Colombia beef, pork producers optimistic on exports to China

A man feeds the cattle displayed at the Agroexpo fair in Bogota, Colombia, July 13, 2017. [Photo/IC]

Colombia beef, pork producers optimistic on exports to China

By Sergio Held | China Daily | Updated: 2019-08-08 09:36

Colombia’s cattle and pork breeders are cautiously optimistic they will soon be able to export their products to China to take advantage of rising pork prices following Colombian President Ivan Duque Marquez’s state visit to Beijing in late July.

“This (Duque’s visit) was a significant step that I believe will open a lot of trade,” Jose Felix Lafaurie, president of Fedegan, the Colombian National Federation of Cattle Ranchers, told China Daily.

Lafaurie was part of the delegation that visited China from July 28 to 31.

Global pork prices have been rising since an outbreak of African swine fever in parts of China last year. This could translate into opportunities for Colombian cattle ranchers and pig growers, said Lafaurie.

He expects China will increase its imports of beef to 3 million metric tons from 1 million tons.

“I have no doubt that if the Chinese market is opened for us, it can bring an important dynamic to the livestock sector. It can be transformational, especially for the Caribbean coast, which would clearly be one of the regions that would aim to provide meat for the Chinese market.”

Chinese consumers are also starting to try alternative sources of protein, both to keep the balance on their diets and to curb costs.

Colombian cattle breeders have been kept out of the Chinese market while they wait for the World Organization for Animal Health to certify Colombia as being free of the foot and mouth disease.

Colombia lost that status in October 2018 after an outbreak in its central region. The situation has been contained, and Colombian authorities expect the country to be recertified over the next month.

“If we quickly achieve during the next year the opening of that (beef) market, we will transform the agricultural sector of Colombia,” said President Duque during a Colombia-China Economic and Trade Forum in Beijing on July 31.

While the beef sector is optimistic, the pork sector is more cautious. China is not yet allowing imports of Colombian pork products, and it is unclear when they will get the green light.

“The dates to enable the exports of pork from Colombia are still uncertain, and the processes must be fulfilled,” Jeffrey Fajardo, executive president of PorkColombia, the pig farming industry organization in the country, told China Daily.

“We hope that the protocol will be defined this year, and that the authorization of the production plants will not go beyond the first semester of 2020,” Fajardo said.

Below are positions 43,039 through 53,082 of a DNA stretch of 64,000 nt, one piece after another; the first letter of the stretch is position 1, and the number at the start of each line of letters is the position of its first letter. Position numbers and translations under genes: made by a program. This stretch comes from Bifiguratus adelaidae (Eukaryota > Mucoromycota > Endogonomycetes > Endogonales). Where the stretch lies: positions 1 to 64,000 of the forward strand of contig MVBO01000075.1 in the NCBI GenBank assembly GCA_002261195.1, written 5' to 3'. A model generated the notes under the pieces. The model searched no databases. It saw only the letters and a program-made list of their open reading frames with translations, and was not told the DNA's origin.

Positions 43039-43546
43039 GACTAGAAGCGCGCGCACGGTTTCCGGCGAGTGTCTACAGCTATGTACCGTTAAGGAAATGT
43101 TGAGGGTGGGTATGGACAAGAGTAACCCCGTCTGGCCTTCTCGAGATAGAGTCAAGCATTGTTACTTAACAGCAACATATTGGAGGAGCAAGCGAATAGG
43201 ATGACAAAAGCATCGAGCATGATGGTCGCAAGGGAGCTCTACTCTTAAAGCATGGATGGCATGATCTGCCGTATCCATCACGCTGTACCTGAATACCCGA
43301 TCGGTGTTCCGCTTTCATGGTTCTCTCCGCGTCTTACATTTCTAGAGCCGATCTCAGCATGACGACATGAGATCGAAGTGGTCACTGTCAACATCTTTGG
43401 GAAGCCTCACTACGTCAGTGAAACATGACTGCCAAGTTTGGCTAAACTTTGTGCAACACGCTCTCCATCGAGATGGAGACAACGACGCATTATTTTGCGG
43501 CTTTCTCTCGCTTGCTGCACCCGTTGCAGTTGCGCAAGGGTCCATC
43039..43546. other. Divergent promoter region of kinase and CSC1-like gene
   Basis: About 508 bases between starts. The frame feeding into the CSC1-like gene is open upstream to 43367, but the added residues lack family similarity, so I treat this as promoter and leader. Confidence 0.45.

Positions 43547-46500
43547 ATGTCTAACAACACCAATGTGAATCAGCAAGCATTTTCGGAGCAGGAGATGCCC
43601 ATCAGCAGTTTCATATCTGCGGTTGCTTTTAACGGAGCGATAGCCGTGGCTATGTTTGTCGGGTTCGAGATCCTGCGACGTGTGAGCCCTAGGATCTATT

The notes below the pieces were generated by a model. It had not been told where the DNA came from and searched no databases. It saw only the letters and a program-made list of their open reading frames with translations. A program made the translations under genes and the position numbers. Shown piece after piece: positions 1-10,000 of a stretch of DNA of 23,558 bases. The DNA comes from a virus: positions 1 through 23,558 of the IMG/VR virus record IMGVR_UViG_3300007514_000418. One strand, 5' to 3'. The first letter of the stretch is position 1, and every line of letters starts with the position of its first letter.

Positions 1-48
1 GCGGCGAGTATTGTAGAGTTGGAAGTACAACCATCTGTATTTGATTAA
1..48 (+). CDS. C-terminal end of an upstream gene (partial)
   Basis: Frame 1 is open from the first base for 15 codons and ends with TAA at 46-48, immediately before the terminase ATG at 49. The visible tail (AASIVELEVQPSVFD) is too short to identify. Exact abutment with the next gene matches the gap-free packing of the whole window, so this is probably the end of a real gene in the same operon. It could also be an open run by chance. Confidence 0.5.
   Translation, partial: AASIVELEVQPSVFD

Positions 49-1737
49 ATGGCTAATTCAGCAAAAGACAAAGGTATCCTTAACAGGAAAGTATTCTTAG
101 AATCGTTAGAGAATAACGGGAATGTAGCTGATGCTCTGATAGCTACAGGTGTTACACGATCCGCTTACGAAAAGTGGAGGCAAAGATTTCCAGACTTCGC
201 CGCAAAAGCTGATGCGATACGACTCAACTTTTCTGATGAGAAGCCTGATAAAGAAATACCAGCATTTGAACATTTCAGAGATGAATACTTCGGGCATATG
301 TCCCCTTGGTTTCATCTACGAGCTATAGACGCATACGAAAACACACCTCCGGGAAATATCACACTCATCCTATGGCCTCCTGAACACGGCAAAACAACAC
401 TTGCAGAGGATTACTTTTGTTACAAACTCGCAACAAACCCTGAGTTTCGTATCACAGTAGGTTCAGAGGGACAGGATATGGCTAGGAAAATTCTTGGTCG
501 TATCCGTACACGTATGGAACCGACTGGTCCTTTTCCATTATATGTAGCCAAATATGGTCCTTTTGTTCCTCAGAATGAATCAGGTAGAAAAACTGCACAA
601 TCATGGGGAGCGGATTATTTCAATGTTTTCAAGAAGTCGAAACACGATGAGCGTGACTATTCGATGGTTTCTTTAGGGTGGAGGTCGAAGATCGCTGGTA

Colombia produced about 410,000 tons of pork last year, contributing to about 1.4 percent of the country’s agricultural GDP, Colombian government data showed.

The United States Department of Agriculture estimated that 56.5 million tons of pork are consumed in China every year.

Colombian pork producers understand the potential of the Chinese pork market but do not want to rely on external factors like the outbreak of African swine fever to gain market share.

“The current market issues will have to be analyzed once we have access (to the Chinese market),” said Fajardo of PorkColombia.

His caution may be related to the tough sanitary barriers that the Chinese government has set for pork imports.

China has strict inspection and quarantine policies on pork imports. As of November 2018, only 16 countries or regions such as the US, Canada, Brazil, Chile and Mexico were allowed to export pork products to China.

For PorkColombia, Duque’s state visit to China marks the beginning of high-level economic diplomacy between the two nations.

“It should lead to the approval, in the upcoming months, of the health protocol between the authorities of both countries,” PorkColombia said in a news release.

Cattle breeders and pork producers have undertaken exploratory visits to China to learn more about the market and strengthen relationships with their counterparts.

Jaime Suarez, executive director of the Colombian-Chinese Chamber of Investment and Trade, noted that pig and cattle ranchers’ guilds were part of the delegation in the recent state visit, together with the minister of agriculture and the president of the Society of Farmers of Colombia.

“The presence of the agricultural sector in the mission demonstrates the interest of having a much stronger presence of Colombian products in the Chinese market,” Suarez said.

The author is a contributing journalist for China Daily.